Andrew Smiler provides five conversational tips to help boys and men feel more comfortable during challenging conversations.
American stereotypes tell us that boys and men have a hard time talking about sensitive topics. It’s such a well-known cliché that Bud Light ran a series of commercials telling us it’s easy for a guy to say he loves his team or his beer, but it’s hard for him say “I love you” to either his girlfriend or his father.
John Gray published a half-dozen books telling us this happens because Men are From Mars, Women are From Venus. Whether or not you buy that—and I don’t—we all know the average American guy communicates differently than the average American girl. There are plenty of studies that demonstrate these kinds of group differences exist.
This doesn’t mean that dudes don’t have thoughts or feelings and it doesn’t mean they won’t share them. It does mean that the average guy isn’t going to spill his guts when you say “what’s up dude?” Perhaps you’re hoping to have a hear-to-heart with your father this holiday season or you need some ideas on how to reach out to your son.
Whatever your purpose, here are 5 strategies you can use to help create a more substantial conversation with a guy of almost any age. These suggestions come from Wayne V. Pawlowski who I met last week at the Center for Family Life Education’s National Sex Ed Conference.
Wayne is a Certified Sexuality Educator (via AASECT, the American Association of Sexuality Educators, Counselors, and Therapists) and a Licensed Clinical Social Worker. He spent about 2 decades working as a sexuality educator for Planned Parenthood. There, he was often the “go-to” guy when it came to talking to teen boys and young men about their sexual behavior.
These strategies are effective for guys who are conforming to the “man box,” the stereotypical notions of what it means to be a man. The more stereotypical a guy is, the more useful these strategies are likely to be. And it doesn’t matter if you want to talk to a himbecause you’re a parent, a therapist, a sexuality educator like Wayne, or a friend.
1. Have something else to do/don’t make talking the primary activity. Guys rarely just sit and gab; they usually talk while doing some other activity. That activity can be almost anything—playing video games, watching sports, or fixing a car. And remember that just because he tunes into that other activity for a few seconds, or even a minute, it doesn’t mean he’s tuned out of the conversation. In those moments, he’s likely paying attention to what he’s feeling or what he’s going to say next.
2. Remember that he already knows everything, even if he doesn’t. American expectations tell us that boys and men are supposed to know it all and thus are not supposed to admit it when they don’t. That’s why guys don’t ask for directions. Asking “do you know about X” or “is there anything (else) you want to know” isn’t going to get you very far. You’ll probably have better luck starting with a topic where he is knowledgeable, then shifting to a topic where he may be less sure of himself. Questions like “what do you know about X” or “can you explain X to me” can also be helpful, as are follow up questions like “what about Y?”
3. Translate between thoughts, actions, and feelings. American cultural biases simultaneously highlight female emotionality and tell boys to avoid being girly. Through subtle and not-so-subtle encouragement from parents, siblings, friends, and teachers, boys learn to emphasize what they do and what they think over how they feel. For most boys and men, it’s easier to talk about what he’d think or do in a particular situation—real or hypothetical—than to talk about how he’d feel. Once he’s told you about his thoughts and actions and you’ve given them your attention, there’s a good chance he’ll respond honestly to a question like “…so it sounds like you were happy/sad/ excited/ angry/etc.” or even “how’d you feel when you were doing all that?”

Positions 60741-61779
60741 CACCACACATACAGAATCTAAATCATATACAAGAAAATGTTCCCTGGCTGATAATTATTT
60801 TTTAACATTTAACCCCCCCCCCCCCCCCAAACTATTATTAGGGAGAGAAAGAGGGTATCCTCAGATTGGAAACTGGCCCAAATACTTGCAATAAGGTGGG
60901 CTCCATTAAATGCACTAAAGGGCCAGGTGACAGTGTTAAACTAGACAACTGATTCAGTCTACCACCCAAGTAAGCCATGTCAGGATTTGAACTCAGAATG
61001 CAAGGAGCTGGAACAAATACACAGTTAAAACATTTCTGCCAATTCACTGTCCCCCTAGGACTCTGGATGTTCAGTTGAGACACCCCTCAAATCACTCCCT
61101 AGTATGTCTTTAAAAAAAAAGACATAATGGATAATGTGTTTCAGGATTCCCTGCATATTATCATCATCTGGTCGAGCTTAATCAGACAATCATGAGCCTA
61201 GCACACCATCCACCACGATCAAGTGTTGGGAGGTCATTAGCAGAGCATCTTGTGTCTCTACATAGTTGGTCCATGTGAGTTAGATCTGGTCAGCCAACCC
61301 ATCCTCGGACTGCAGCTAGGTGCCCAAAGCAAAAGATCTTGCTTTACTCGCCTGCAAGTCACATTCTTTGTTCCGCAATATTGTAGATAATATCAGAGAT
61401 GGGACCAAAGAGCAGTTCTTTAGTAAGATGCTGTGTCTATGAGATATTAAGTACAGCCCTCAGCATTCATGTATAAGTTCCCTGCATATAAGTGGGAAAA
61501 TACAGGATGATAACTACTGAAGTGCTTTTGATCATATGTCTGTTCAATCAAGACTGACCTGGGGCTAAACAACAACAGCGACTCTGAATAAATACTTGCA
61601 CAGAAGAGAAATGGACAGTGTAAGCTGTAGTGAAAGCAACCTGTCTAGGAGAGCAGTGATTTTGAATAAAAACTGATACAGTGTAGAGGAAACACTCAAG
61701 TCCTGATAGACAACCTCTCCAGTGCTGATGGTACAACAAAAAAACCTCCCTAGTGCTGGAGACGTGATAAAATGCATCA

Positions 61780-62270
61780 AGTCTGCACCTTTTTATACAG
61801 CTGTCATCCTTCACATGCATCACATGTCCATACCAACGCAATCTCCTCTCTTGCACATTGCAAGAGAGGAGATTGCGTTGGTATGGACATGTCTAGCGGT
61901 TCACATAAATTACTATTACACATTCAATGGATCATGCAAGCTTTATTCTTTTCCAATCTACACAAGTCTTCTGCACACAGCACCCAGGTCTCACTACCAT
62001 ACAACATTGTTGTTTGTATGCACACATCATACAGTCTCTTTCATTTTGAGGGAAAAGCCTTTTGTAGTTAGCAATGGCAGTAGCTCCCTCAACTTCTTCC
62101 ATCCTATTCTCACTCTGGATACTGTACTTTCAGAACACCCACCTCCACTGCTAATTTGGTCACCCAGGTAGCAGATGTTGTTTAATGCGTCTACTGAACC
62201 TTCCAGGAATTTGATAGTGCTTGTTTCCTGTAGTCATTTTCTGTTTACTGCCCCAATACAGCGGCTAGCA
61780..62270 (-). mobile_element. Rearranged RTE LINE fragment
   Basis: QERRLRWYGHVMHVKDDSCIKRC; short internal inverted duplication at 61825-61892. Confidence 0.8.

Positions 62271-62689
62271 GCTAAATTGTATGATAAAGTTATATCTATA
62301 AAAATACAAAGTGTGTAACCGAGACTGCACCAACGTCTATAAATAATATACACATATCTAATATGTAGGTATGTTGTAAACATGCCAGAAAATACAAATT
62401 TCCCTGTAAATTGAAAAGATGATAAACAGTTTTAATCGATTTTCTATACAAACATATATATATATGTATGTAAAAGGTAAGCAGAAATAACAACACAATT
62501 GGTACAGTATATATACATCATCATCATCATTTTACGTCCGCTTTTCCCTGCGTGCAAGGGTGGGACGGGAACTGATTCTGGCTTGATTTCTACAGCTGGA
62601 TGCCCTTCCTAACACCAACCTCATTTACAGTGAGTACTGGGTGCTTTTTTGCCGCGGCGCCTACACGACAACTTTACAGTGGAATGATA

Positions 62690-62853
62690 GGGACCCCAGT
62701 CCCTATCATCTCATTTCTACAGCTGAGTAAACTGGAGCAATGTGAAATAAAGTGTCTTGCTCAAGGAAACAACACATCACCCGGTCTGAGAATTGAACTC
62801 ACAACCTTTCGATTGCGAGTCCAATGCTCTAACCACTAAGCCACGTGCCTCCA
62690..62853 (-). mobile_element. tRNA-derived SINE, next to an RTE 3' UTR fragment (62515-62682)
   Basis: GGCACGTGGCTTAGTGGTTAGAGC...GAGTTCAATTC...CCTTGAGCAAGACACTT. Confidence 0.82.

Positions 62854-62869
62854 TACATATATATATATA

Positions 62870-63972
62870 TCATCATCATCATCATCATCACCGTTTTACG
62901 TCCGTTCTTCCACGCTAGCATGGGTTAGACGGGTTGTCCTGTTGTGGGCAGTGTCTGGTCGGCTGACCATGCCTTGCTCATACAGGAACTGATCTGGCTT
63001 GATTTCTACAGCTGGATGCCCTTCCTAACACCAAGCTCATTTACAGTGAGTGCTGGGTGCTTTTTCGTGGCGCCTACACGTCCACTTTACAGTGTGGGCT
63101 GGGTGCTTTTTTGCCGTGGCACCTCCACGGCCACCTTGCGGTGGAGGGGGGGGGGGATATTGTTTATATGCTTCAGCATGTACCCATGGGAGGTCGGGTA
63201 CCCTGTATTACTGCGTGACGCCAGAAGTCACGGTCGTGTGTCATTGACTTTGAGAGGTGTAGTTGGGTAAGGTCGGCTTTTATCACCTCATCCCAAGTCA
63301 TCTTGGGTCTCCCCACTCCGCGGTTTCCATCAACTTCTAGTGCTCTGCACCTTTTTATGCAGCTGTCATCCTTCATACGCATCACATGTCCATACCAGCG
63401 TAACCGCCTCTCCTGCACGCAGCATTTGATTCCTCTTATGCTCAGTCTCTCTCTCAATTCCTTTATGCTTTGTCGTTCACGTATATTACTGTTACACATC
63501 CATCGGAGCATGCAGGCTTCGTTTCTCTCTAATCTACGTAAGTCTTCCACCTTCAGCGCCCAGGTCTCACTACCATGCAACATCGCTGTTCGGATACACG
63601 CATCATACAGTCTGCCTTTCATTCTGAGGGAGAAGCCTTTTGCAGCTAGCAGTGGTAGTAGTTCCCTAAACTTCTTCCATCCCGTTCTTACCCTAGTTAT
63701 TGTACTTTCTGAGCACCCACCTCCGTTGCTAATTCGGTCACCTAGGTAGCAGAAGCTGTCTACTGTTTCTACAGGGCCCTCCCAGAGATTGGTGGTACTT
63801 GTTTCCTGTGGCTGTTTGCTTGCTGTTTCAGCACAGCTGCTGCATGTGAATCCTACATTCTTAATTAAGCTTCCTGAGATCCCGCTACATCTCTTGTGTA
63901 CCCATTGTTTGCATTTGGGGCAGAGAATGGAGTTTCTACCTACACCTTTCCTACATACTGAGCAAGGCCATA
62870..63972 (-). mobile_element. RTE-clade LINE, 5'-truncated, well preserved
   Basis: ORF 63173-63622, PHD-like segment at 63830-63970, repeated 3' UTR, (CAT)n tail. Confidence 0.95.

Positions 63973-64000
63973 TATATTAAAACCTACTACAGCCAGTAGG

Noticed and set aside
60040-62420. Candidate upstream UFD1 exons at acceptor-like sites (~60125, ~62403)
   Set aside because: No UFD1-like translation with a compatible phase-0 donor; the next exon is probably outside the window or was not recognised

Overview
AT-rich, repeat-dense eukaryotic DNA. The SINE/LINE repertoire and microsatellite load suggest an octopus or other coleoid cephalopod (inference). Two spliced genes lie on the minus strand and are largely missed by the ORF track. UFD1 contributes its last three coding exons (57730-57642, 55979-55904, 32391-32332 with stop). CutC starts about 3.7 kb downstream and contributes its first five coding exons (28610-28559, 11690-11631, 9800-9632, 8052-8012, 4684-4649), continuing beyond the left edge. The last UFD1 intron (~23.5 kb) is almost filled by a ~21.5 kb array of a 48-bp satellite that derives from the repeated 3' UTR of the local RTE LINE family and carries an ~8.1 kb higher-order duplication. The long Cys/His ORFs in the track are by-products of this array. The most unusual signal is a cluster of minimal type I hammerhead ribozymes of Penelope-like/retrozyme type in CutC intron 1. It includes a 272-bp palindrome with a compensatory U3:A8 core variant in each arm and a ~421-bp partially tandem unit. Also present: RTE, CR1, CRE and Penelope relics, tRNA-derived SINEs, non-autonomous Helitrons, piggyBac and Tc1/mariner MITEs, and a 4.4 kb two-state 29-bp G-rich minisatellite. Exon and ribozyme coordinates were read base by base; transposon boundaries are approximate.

4. Understand that feelings are dangerous to boys. From a young age, we teach boys and men that they should be in control. This applies to both self-control and control of a situation. Feelings aren’t controllable and thus present a real threat. Asking him to share his feelings includes an implicit request to risk losing his control.
5. Remember that peers are very important. We all get it that guys act differently when they’re with “the guys.” It’s the central premise of movies like “The Hangover.” This sometimes causes problems in guys’ one-on-one conversations with their male friends. For guys trying to live inside the man box, his male friends and the larger audience of “guys” are that much more important. No matter how much he thinks it’s the right thing to do or agree with you, he might not actually do it if it means he’ll lose some “man points.”
If you can follow these suggestions, then there’s a good chance you’ll have a different kind of conversation with that man than you’ve been having. It might even feel like you’re getting to see his true self, a self that you may have never seen.
There’s one more thing you need to remember. Whatever he’s told you, he’s done so in confidence. You worked within his boundaries and created a conversational space in which he felt safe and respected and thus earned his trust. Metaphorically, he’s taken off his armor. If you violate that trust and those moments of vulnerability by sharing what he’s told you with other people or you use what you now know in order to put him down, he won’t let you in again.
-image by sahxic/flickr